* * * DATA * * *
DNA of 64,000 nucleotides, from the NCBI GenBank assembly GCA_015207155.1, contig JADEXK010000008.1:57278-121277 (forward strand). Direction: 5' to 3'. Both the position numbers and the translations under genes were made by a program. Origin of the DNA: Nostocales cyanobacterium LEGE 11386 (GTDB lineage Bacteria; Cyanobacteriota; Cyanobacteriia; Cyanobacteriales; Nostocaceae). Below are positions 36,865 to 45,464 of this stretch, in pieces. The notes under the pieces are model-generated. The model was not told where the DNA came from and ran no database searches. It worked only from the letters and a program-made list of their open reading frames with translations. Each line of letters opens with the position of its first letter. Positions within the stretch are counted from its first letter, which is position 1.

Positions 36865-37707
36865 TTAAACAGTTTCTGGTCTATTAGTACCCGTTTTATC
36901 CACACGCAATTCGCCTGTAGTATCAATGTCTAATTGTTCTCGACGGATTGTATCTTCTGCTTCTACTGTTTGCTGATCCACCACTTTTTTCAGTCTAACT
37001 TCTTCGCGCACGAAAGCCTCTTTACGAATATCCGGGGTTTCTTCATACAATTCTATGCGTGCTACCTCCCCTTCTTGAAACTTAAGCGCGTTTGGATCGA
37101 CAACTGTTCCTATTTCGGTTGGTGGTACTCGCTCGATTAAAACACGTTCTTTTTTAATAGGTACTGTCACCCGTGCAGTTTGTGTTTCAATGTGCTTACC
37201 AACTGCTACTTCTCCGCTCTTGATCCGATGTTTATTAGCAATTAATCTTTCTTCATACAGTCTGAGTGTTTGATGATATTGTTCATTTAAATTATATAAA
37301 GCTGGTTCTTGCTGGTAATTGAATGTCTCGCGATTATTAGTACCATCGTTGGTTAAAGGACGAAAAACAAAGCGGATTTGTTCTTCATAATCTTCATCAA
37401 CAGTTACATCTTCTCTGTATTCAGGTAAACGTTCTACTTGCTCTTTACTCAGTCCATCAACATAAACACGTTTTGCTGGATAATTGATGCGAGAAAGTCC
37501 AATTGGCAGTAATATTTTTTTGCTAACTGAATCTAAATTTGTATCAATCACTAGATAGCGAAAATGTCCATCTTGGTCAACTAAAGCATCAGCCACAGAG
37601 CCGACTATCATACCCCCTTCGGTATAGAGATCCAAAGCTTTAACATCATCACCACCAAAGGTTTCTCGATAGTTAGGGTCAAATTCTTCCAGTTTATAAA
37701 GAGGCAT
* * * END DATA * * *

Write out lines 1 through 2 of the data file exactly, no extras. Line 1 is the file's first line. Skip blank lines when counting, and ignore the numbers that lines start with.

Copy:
DNA of 64,000 nucleotides, from the NCBI GenBank assembly GCA_015207155.1, contig JADEXK010000008.1:57278-121277 (forward strand). Direction: 5' to 3'. Both the position numbers and the translations under genes were made by a program. Origin of the DNA: Nostocales cyanobacterium LEGE 11386 (GTDB lineage Bacteria; Cyanobacteriota; Cyanobacteriia; Cyanobacteriales; Nostocaceae). Below are positions 36,865 to 45,464 of this stretch, in pieces. The notes under the pieces are model-generated. The model was not told where the DNA came from and ran no database searches. It worked only from the letters and a program-made list of their open reading frames with translations. Each line of letters opens with the position of its first letter. Positions within the stretch are counted from its first letter, which is position 1.

Positions 36865-37707